Conventional treatments for mood disorders primarily focus on reducing negative affect, but little on enhancing positive affect. Loving-kindness meditation (LKM) is a traditional meditation practice directly oriented toward enhancing unconditional and positive emotional states of kindness towards oneself and others. We report here two independent and uncontrolled studies carried out at different centers, one in Boston, USA ( = 10), and one in Frankfurt, Germany ( = 8), to examine the potential therapeutic utility of a brief LKM group intervention for symptoms of dysthymia and depression. Results at both centers suggest that LKM was associated with large-sized effects on self-reported symptoms of depression ( = 3.33 and 1.90), negative affect ( = 1.98 and 0.92), and positive affect (d = 1.63 and 0.94). Large effects were also found for clinician-reported changes in depression, rumination and specific positive emotions, and moderate effects for changes in adaptive emotion regulation strategies. The qualitative data analyses provide additional support for the potential clinical utility of the intervention. This proof-of-concept evaluation of LKM as a clinical strategy warrants further investigation.

1. Introduction

A number of studies carried out throughout the 1990s and early 2000s have shown that mindfulness based treatments can be effective for a number of psychological problems, especially for treating mood and anxiety disorders [14]. These mindfulness practices typically encourage present-moment awareness, curiosity, and openness to sensorial experiences while focusing attention on breathing [3, 5]. Popular and promising contemporary mindfulness-based interventions include mindfulness-based stress reduction (MBSR; e.g., [6, 7]) and mindfulness-based cognitive therapy (MBCT; e.g., Kuyken et al. [8]) for treating mood disorders, as well as various physical and psychological problems. Although the mechanism of these treatments is still not well understood, a recent review of the literature suggests that these interventions work through moderating cognitive and emotional reactivity and reducing rumination and worrying [9].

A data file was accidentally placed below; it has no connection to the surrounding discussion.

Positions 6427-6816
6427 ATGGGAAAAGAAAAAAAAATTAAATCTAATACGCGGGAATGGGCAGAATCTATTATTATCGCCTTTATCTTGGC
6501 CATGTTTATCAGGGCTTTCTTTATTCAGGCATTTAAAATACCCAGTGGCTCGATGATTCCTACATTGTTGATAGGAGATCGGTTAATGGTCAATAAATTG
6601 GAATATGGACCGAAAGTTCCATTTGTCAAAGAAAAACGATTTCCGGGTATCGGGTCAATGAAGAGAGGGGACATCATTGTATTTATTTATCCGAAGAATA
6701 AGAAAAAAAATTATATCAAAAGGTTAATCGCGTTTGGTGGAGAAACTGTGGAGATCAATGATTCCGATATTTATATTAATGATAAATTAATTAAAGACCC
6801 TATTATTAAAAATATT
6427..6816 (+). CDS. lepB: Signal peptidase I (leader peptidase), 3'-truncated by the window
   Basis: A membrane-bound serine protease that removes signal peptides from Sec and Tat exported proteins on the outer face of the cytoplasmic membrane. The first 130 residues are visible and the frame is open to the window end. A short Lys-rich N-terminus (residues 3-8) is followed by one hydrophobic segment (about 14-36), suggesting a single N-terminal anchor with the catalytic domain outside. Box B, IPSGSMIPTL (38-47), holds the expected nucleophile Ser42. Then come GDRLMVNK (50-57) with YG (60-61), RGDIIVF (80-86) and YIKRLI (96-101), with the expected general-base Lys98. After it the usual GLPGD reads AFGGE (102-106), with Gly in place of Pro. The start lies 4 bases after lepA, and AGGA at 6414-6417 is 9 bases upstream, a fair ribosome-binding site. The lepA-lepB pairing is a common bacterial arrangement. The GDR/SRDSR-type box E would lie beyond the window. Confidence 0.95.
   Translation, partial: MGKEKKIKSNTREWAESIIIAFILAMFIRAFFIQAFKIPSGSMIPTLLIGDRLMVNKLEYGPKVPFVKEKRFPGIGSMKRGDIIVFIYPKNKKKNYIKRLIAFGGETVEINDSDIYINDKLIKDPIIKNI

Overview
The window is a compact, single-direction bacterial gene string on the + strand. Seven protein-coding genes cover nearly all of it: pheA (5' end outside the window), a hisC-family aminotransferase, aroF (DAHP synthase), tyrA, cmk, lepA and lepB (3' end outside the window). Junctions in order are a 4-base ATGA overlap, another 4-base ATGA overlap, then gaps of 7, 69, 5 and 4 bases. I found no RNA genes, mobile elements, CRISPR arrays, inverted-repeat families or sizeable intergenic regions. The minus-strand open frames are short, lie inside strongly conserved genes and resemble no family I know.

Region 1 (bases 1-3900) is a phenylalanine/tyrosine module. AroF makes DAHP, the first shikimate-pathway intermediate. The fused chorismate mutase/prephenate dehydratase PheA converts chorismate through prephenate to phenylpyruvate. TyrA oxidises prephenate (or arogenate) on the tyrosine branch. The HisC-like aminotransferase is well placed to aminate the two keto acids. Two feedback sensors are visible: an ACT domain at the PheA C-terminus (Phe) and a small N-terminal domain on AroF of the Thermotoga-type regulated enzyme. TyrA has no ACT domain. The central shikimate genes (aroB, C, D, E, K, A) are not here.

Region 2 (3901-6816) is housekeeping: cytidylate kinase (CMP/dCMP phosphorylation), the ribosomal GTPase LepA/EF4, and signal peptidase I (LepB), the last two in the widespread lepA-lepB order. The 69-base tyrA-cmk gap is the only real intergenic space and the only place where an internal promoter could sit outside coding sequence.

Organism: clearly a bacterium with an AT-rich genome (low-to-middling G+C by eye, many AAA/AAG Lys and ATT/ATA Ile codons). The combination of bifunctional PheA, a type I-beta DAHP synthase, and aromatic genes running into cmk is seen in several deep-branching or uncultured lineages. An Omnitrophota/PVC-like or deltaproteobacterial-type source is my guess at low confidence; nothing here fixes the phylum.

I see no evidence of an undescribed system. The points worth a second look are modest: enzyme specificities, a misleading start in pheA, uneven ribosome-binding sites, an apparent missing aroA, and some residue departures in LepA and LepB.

Other traditional but less studied Buddhist practices include loving-kindness meditation (LKM) and compassion meditation, which are exercises oriented toward enhancing unconditional, positive emotional states of kindness and compassion [10]. Loving-kindness (metta in Pali), which is derived from Buddhism, refers to a mental state of unselfish and unconditional kindness to all beings [11]. When practicing LKM, the person gently repeats certain phrases in order to direct a positive energy of feeling, called metta, towards other people, as well as oneself. Metta refers to a mental state of unselfish and unconditional kindness to all beings. The phrases are not used as a mantra that loses its meaning with repetition. Rather, the phrases are intended to keep one’s attentional focus on metta and the target of it. Therefore, the phrases are used mindfully each time, bringing one’s full awareness to the phrases, their meaning, and the feelings they bring up.

In the Buddhist tradition, LKM is typically combined with other meditation practices, especially sensorial and breathing-focused mindfulness meditation. The aim of LKM is to develop an affective state of unconditional kindness to all living creatures (for a review, see [1214]). This meditation practice is believed to broaden attention, enhance positive emotions, and lessen negative emotional states. It is believed to shift a person’s basic view of the self in relation to others and increase empathy [15].